The TNSM is known as the “Pakistani Taliban” and is the group behind the ideological inspiration for the Afghan Taliban. The TNSM sent more than 10,000 fighters into Afghanistan to fight US forces during Operation Enduring Freedom in October 2001. Faqir Mohammed, a senior leader of the TNSM in neighboring Bajaur agency who is wanted by the Pakistani government, kicked off a suicide campaign after a US air strike on the Chingai madrassa in October 2006. Ayman al Zawahiri, al Qaeda’s second in command, was thought to be at the madrassa in Chingai.

Despite the TNSM’s involvement with al Qaeda and attacks in Afghanistan, the Pakistani government re-initiated the peace process and signed an agreement with the group on April 21, 2008. The government freed Sufi Mohammed as part of the deal.

The government is also close to signing a peace deal with Baitullah Mehsud, the leader of the Pakistani Taliban behind a brutal suicide and conventional military campaign in the tribal areas and in greater Pakistan.

The terms of Swat and TNSM peace deals and the proposed South Waziristan agreement are similar. None of the agreements calls for the Taliban to halt cross-border attacks inside Afghanistan or eject al Qaeda from the region.

This year, the government signed peace deals in North Waziristan, Swat, Bajaur, Malakand, and Mohmand. Negotiations are under way in Kohat and Mardan.

Bill Roggio is a Senior Fellow at the Foundation for Defense of Democracies and the Editor of FDD's Long War Journal.

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  • Old Sailor says:

    When are the Pakistanis going to learn? You can’t make peace deals with megalomaniacs who only want to kill and destroy.

  • TS Alfabet says:

    You know, let the Pak govt cave in to the Taliban. It just makes it easier for us to justify cross-border actions because the Pakistanis are not maintaining contol of their borders.
    The Pakistanis are in the same death spiral that Afghanistan was in after the retreat of the Soviets. We are witnessing the Afghanization of Pakistan. We had better be sure to secure those nukes. The Pakistani people have a choice to make, just like the German people in the 1930’s: are they going to opt for an evil regime or are they going to fight against it?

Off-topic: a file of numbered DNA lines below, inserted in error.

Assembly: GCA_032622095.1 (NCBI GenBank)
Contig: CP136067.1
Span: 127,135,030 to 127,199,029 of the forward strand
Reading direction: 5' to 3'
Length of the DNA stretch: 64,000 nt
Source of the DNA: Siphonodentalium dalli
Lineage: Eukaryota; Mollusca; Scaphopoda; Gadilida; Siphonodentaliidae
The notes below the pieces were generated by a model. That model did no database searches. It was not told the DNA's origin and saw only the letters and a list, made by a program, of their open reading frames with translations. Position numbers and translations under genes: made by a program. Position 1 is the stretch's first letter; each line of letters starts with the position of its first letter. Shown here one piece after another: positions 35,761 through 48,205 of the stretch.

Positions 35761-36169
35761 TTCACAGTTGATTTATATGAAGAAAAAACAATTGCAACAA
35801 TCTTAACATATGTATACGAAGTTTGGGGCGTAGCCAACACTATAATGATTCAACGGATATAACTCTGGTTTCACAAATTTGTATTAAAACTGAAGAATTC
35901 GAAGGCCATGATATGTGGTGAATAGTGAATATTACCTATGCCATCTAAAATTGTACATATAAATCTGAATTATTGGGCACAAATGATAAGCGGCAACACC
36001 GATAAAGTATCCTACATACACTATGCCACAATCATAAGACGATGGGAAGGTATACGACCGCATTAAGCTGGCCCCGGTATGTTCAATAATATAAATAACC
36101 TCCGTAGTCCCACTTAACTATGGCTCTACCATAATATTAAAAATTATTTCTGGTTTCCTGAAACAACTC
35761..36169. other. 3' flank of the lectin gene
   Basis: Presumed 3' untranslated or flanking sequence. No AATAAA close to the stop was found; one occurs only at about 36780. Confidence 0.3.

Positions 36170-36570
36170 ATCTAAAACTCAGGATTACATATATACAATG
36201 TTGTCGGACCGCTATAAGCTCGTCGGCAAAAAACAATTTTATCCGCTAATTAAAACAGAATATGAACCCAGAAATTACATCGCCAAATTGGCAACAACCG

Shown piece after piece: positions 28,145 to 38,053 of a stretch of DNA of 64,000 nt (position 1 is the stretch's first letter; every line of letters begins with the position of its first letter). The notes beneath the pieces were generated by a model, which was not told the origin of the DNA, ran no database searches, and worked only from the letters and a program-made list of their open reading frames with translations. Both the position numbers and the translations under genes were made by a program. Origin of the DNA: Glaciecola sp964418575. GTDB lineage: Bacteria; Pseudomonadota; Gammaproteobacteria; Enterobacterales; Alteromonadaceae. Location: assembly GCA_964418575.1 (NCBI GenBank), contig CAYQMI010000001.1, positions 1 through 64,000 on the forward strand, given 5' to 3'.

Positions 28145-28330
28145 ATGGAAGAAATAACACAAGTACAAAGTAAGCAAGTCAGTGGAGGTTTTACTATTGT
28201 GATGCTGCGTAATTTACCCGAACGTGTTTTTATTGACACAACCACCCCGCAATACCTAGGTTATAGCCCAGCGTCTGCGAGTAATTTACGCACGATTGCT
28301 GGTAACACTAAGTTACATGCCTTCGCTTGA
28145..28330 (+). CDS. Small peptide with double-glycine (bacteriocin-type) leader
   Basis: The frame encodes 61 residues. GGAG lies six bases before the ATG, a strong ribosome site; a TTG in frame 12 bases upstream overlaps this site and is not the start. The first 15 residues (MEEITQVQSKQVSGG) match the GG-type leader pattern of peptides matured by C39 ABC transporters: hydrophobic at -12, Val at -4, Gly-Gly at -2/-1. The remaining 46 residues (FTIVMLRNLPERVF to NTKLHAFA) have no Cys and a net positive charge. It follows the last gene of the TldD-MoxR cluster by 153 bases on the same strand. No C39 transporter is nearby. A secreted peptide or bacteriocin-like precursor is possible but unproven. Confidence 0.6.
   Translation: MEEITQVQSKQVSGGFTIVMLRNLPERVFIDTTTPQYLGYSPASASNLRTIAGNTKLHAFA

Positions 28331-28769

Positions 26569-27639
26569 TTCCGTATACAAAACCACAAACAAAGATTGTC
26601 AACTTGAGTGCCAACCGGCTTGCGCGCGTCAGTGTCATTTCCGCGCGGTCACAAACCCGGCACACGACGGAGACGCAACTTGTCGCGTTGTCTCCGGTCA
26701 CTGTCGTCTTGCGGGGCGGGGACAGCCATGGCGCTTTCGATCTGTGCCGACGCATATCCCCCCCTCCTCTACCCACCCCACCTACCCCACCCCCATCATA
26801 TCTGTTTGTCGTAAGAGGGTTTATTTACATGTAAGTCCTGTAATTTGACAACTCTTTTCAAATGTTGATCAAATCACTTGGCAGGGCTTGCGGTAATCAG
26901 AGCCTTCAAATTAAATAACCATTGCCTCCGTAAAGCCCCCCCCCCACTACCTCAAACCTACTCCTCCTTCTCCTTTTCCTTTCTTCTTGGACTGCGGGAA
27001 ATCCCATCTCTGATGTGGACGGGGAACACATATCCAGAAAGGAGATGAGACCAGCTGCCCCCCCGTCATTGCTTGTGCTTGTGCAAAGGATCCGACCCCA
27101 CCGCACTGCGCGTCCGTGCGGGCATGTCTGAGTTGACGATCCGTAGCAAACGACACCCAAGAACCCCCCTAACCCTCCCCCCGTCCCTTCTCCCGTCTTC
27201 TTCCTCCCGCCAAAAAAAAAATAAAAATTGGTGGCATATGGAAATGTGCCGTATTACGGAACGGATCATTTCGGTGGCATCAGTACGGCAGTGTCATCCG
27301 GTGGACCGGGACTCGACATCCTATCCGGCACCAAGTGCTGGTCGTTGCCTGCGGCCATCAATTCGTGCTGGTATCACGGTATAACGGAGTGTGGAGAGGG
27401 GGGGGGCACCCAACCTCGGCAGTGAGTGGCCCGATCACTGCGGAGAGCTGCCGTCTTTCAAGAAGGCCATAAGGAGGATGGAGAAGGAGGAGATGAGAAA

• Alex says:

    So, what to do about this? How strong is the Pakistani military in actuality and not just on paper, especially in terms of loyalty?
    I REALLY hope those nukes are under good control if Pakistan continues to slide into failed state status.

  • remoteman says:

    Well that’s it. These guys have shown just how barbaric they truly are. They burned down a ski resort!!! Savages!
    All kidding aside, the evidence mounts daily that Pakistan is losing whatever control it had of its frontier provinces. It strains credibility to consider these areas part of Pakistan, since the central government has virtually no writ there.
    But our options in this area are few, save wanton and widespread destruction, which is politically untenable at this point. It seems these people are several generations removed from the modern world (save their love for modern weaponry). It is a head scratcher that sadly is extremely consequential. I do not have a good answer.

  • JusCruzn says:

    I believe President Bush said it right after 9/11. You are either with us or you are with the terrorists. Sure sounds to me like the Pak’s are with the terrorists. Ditto old sailor you can’t make deals with meglomaniacs. They keep making deals with the T-ban/AQ and they aren’t worth anything. The hirabi’s resort to killing whoever they want. Somebody better make sure the nukes are safeguarded before the hirabi’s get their hands on them next. They have been after WMD’s for a long time. Somebody in the free world better do something before it’s too late!!!

  • Liberterian says:

    I expect the Taliban conquest of Swat is w/the consent of the Pakistani military.
    Once the conquest is complete the terrified population in the big cities, especially the merchant and professional class, will turn to the military for protection. The military will then dissolve the civilian government to popular acclaim, take control of the instruments of civil power and then drive the Talban back into the mountains. Remember Pakistan is not a nation: it is a collection of mutually antagonistic ethnic polities and tribes. It is a corrupt and feudalistic culture that may have to go thru at least one violent convulsion before democracy can take root.
    As for the nuclear weapons, India has more to fear than anyone else , so the Indian Airforce, Special Ops etc(with the tacit approval of China) will act if things become desperate enough.